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Southern Peace Talks to Resume in June After ‘Succcessful’ Ramadan Ceasefire

People pray before they break fast during an event in Narathiwat's Rangae District on April 14 as Muslim worldwide observed the holy month of Ramadan.
People pray before they break fast during an event in Narathiwat's Rangae District on April 14 as Muslim worldwide observed the holy month of Ramadan.

The government is hopeful for a lasting ceasefire with Muslim separatists after a de-escalation in violence in the three Muslim-majority southernmost provinces during the entire month of Ramadan.

Thai peace negotiators and representatives of militant groups agreed to a ceasefire back in March for the Islamic holy month of Ramadan and the truce, which runs from April 3 to May 15, has so far been kept apart from a bomb that killed a villager in Pattani province on April 15.

The fact that the truce has been kept by insurgents bodes well for a similar long-term ceasefire, according to Gen. Wallop Raksanoh, the head of the government’s negotiation team.

The government team is scheduled to resume talks with the representatives of insurgents, who want to gain complete independence for Thailand’s Muslim-majority southernmost region, in June.

The next round of talks will seek to expand the scope of the current ceasefire agreement and make it longer-lasting, the general said.

More than 7,000 people, both Muslims and Buddhists, have died and tens of thousands of others have been injured in bombings, drive-by shootings and other attacks in addition to operations by security forces since 2014 when an armed separatist insurgency erupted against Thai state in the southernmost provinces.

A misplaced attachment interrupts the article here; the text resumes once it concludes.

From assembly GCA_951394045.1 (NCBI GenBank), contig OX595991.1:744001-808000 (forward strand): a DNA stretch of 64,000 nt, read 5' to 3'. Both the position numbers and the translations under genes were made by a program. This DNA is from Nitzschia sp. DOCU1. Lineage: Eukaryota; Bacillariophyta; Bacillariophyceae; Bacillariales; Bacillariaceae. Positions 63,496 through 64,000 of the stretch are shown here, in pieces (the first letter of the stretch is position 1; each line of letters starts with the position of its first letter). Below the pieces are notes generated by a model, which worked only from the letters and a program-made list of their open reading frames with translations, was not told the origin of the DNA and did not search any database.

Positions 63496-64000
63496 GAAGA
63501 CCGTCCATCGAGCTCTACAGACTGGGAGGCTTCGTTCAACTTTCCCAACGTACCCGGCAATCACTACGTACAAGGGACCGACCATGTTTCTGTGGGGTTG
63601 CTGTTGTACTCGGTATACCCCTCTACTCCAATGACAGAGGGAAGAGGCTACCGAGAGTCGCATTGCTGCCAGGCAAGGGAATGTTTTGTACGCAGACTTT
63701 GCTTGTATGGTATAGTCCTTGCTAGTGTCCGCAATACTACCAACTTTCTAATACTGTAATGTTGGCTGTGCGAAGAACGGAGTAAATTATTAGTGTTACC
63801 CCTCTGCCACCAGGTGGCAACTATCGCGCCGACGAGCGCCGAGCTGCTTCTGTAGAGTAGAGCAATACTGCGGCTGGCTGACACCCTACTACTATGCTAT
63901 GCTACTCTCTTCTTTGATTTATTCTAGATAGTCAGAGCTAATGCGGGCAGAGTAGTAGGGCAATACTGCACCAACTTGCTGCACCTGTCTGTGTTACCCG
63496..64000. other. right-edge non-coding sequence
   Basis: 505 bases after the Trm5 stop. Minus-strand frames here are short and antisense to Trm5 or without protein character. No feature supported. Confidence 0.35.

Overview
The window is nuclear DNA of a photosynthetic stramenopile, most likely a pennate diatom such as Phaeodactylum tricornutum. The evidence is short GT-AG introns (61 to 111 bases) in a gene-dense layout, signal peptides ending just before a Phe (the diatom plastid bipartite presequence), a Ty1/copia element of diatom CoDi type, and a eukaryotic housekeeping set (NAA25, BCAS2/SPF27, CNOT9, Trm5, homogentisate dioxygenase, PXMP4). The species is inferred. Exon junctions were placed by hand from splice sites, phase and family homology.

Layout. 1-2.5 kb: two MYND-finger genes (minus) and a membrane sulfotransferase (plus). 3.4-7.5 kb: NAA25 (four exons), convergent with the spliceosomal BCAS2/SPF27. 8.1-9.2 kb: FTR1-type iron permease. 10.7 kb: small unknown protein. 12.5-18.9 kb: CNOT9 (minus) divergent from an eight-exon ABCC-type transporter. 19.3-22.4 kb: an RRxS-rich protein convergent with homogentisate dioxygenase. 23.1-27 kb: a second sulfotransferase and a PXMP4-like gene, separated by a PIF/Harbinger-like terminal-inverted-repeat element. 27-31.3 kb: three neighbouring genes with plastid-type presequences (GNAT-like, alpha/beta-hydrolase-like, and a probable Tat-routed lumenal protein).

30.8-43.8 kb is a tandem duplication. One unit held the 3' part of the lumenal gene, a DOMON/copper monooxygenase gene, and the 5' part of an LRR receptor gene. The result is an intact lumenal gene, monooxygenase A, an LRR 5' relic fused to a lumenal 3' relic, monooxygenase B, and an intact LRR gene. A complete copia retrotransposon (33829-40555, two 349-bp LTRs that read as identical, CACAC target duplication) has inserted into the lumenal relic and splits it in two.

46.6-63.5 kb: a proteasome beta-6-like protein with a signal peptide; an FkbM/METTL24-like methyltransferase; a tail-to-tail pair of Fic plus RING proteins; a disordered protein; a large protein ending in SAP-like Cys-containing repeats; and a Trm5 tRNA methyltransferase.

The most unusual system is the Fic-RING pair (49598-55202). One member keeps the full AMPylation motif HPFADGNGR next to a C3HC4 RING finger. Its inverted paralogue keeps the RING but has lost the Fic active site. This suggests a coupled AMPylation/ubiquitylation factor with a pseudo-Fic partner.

Both Islamist militants and Thai security forces have committed numerous rights violations, the former by targeting civilians and the latter by engaging in extrajudicial killings, summary arrests and torture, according to rights groups.

The prospect for lasting peace has proved elusive so far because hardline ethnic Malay insurgents have said they would accept no political settlement short of full independence, while the military-allied government appear dead-set against granting even greater autonomy to the restive provinces.

The Thai state has sought for decades to inculcate young Muslims in the area with a sense of “Thainess” through cultural and educational projects.

At the same time, however, Thai security forces have antagonized and alienated large numbers of local Muslims in the restive provinces through heavy-handed anti-terrorism measures, analysts say.

“The militants seek independence and an end to what they see as Thai colonialism. Their insurgency is rooted in ethnic Malay nationalist resistance to Thai rule that followed the extension of Siamese sovereignty over the Patani sultanate at the beginning of the 20th century,” explains Matthew Wheeler, a senior analyst at the International Crisis Group.

In addition to such political grievances, the three Muslim-majority provinces, which border Malaysia, remain among the poorest in Thailand with endemic poverty among villagers.

Making matters worse is that criminal gangs operate with relative impunity in the region, further undermining security efforts.

This story first appeared in UCA News, a Bangkok Herald partner.